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Inertia in Taylor Rules

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  • John Driffill

    (Department of Economics, Mathematics & Statistics, Birkbeck)

  • Zeno Rotondi

Abstract

The inertia found in econometric estimates of interest rate rules is a continuing puzzle. Many reasons for it have been offered, though unsatisfactorily, and the issue remains open. In the empirical literature on interest rate rules, inertia in setting interest rates is typically modeled by specifying a Taylor rule with the lagged policy rate on the right hand side. We argue that inertia in the policy rule may simply reflect the inertia in the economy itself, since optimal rules typically inherit the inertia present in the model of the economy. Our hypothesis receives some support from US data. Hence we agree with Rudebusch (2002) that monetary inertia is, at least partly, an illusion, but for different reasons.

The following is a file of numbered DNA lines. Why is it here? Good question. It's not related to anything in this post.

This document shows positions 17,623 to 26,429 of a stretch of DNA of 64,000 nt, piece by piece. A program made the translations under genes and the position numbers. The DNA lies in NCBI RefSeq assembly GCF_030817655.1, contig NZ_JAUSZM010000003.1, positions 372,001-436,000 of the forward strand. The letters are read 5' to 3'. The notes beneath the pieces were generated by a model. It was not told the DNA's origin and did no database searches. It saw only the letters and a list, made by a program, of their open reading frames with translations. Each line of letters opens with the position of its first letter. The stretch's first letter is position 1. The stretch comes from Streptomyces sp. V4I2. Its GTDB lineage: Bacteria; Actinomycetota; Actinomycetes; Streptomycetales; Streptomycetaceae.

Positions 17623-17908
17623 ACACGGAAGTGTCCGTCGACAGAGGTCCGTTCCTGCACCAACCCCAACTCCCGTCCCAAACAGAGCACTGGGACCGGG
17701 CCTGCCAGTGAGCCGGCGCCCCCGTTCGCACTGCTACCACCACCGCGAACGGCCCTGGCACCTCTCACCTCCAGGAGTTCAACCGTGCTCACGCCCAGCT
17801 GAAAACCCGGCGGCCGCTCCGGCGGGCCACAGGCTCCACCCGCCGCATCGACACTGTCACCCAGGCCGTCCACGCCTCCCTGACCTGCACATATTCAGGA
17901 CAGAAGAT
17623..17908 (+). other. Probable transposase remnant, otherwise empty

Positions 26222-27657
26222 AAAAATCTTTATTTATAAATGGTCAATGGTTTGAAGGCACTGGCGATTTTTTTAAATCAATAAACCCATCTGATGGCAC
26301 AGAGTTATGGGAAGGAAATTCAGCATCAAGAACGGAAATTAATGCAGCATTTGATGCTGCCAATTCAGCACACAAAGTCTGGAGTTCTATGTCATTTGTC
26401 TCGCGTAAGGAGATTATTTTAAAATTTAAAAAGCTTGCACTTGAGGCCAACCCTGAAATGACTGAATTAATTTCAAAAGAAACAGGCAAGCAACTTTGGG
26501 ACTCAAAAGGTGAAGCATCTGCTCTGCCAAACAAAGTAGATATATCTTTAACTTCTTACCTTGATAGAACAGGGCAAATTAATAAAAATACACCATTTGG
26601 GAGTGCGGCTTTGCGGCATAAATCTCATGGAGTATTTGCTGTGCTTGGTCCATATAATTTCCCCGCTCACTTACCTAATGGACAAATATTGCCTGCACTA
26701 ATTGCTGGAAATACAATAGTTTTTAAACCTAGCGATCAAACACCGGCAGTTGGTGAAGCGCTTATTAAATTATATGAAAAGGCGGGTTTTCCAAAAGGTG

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Paper provided by Birkbeck, Department of Economics, Mathematics & Statistics in its series Birkbeck Working Papers in Economics and Finance with number 0720.

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Date of creation: Nov 2007
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Handle: RePEc:bbk:bbkefp:0720

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Keywords: Monetary Policy; Interest Rate Rules; Taylor rule; Interest Rate Smoothing; Monetary Policy Inertia; Predictability of Interest Rates; Term Structure; Expectations Hypothesis;

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Cited by:
  1. Flamini, Alessandro & Fracasso, Andrea, 2011. "Household's preferences and monetary policy inertia," Economics Letters, Elsevier, vol. 111(1), pages 64-67, April.

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